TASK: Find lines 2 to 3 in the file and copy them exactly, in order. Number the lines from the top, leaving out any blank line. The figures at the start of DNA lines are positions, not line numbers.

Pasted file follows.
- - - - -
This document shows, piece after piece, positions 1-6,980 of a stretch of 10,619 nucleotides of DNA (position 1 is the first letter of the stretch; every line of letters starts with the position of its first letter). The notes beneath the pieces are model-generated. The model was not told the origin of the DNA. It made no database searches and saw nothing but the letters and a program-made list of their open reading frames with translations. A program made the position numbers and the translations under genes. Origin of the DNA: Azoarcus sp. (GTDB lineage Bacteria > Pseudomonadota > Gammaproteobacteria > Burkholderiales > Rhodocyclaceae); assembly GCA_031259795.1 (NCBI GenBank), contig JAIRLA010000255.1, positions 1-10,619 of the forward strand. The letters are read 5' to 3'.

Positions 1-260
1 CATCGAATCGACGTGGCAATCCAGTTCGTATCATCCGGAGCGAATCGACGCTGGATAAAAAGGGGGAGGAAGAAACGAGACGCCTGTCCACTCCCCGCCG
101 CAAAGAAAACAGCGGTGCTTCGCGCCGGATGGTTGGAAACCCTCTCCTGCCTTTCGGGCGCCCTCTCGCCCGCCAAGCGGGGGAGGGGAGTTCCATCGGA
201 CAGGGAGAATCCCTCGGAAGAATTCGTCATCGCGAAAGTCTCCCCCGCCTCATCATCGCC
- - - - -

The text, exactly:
Positions 1-260
1 CATCGAATCGACGTGGCAATCCAGTTCGTATCATCCGGAGCGAATCGACGCTGGATAAAAAGGGGGAGGAAGAAACGAGACGCCTGTCCACTCCCCGCCG